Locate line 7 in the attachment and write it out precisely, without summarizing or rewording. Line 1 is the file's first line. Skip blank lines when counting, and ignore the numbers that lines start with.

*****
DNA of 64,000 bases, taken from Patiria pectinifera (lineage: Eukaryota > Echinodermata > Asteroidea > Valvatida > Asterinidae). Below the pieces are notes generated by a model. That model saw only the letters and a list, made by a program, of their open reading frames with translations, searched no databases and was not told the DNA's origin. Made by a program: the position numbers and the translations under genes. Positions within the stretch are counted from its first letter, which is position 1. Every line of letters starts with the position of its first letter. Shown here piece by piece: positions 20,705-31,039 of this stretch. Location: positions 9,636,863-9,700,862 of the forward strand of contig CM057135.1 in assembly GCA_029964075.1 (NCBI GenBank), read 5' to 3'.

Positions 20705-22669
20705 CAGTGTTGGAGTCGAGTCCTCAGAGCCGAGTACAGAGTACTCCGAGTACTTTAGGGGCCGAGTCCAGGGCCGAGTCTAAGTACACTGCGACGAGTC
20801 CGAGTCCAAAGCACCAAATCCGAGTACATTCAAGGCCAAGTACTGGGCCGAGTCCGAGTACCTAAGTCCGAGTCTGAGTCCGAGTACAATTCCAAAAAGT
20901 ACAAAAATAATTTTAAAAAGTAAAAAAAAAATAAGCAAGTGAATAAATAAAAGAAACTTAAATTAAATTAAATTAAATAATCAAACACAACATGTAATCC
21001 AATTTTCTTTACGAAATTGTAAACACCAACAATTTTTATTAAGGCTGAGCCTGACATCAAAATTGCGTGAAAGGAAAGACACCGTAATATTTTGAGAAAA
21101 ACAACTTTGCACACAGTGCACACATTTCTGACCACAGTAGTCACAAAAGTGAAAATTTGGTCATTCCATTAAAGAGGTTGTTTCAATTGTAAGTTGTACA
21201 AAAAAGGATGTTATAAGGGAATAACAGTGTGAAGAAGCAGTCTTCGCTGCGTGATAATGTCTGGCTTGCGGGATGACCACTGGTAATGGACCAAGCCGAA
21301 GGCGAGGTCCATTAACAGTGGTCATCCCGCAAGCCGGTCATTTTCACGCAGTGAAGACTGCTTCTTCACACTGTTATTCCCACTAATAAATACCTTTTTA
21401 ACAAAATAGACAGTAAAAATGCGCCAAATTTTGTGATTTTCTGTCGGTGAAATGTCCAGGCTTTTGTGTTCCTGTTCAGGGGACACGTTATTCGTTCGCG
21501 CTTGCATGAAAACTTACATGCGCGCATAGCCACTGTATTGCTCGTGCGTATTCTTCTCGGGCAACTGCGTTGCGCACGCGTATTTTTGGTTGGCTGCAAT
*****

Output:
21101 ACAACTTTGCACACAGTGCACACATTTCTGACCACAGTAGTCACAAAAGTGAAAATTTGGTCATTCCATTAAAGAGGTTGTTTCAATTGTAAGTTGTACA